OPINION: One update coming to the Apple Watch this year is its new temperature-sensing capabilities for women’s health. However, the feature seemingly couldn’t have come at a worse time.
The dual sensor design equips the Apple Watch 8 with a number of new Cycle Tracking features, including retrospective ovulation estimates and notifications for cycle deviations, such as irregular, infrequent and prolonged periods and persistent spotting.
By tracking these changes, Apple can alert users to symptoms of fibroids, PCOS and, potentially, pregnancy. The ovulation estimates, meanwhile, could give users a better idea of when they may have conceived.
It’s a strange decision on Apple’s part to announce these features now, just months after period tracking apps saw a mass exodus of users concerned about the way these apps handled their personal data and the potential risk of information being handed to authorities.
This was triggered by the Supreme Court’s renewed position on Roe v. Wade, a ruling that, up until June, had protected women’s rights to abortion at a federal level in the US.
The ruling prompted concerns as to how committed period tracking apps are to protecting user information – particularly in states where authorities could ask apps to hand that data over to aid in abortion cases.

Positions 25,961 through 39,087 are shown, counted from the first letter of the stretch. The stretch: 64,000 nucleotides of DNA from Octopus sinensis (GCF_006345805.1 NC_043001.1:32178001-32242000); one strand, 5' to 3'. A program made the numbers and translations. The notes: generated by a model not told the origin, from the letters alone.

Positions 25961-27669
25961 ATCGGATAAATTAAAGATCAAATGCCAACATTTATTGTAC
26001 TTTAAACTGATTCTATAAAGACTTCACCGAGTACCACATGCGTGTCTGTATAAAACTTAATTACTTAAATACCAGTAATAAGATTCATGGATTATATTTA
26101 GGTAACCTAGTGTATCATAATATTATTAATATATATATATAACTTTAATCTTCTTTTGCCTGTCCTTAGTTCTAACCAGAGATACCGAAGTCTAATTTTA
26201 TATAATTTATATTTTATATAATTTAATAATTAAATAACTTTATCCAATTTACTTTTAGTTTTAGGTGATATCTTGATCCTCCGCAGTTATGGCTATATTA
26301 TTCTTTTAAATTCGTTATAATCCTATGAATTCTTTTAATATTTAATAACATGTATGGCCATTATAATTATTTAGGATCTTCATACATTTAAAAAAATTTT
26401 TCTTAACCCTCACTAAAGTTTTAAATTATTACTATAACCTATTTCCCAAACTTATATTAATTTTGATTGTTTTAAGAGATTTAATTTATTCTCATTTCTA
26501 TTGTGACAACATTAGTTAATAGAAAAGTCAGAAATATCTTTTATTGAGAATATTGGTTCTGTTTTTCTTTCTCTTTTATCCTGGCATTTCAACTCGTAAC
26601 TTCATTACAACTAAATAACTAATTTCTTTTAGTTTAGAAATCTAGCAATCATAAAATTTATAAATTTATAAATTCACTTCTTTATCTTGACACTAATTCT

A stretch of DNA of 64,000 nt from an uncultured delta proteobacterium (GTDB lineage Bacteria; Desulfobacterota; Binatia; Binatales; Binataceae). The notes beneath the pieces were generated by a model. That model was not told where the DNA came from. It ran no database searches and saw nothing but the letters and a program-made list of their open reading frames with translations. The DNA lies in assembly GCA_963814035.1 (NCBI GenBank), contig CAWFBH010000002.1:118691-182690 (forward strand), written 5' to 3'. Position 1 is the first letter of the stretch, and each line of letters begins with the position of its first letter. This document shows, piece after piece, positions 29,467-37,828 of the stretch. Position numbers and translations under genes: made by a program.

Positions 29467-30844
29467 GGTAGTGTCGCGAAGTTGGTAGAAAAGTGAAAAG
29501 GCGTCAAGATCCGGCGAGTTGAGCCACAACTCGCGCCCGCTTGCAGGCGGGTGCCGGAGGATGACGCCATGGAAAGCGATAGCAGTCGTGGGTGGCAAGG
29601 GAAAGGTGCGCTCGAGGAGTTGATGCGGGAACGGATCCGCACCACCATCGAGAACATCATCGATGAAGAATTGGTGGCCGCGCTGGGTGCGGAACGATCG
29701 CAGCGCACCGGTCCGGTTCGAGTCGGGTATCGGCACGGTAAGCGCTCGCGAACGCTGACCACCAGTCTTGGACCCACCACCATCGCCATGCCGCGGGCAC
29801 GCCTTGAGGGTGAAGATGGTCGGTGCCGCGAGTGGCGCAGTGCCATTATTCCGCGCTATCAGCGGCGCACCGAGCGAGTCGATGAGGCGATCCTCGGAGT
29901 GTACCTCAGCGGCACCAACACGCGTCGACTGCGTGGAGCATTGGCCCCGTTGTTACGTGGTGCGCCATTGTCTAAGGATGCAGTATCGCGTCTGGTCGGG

Companies are no strangers to complying with police investigations.
According to a report by Protocol, in the case of subpoenas and other demands, companies are able to push back when asked to provide individual user data, but they give up information close to 80% of the time.
That isn’t to say that fertility apps will when it comes to period tracking data – there doesn’t appear to be a case that has set a precedent in this regard yet – but the possibility has been enough to warn many women off keeping this sensitive data stored on their phones.
When it comes to Apple’s own stance on privacy, here’s what the company has to say regarding its Health app:
“When your device is locked with a passcode, Touch ID, or Face ID, all of your health and fitness data in the Health app — other than your Medical ID — is encrypted and inaccessible by default. Additionally, if you are using iOS 12 or later and turn on two-factor authentication, Apple will not be able to read your health and activity data synced to iCloud”.
Your Medical ID is the exception as it is designed to be visible to first responders and emergency contacts even when your phone is locked.
Apple appears to have a decent track record when it comes to refusing to share data with authorities, but it’ll be up to individual users to decide whether Apple can be trusted to protect their cycle tracking data when the precedent is eventually set.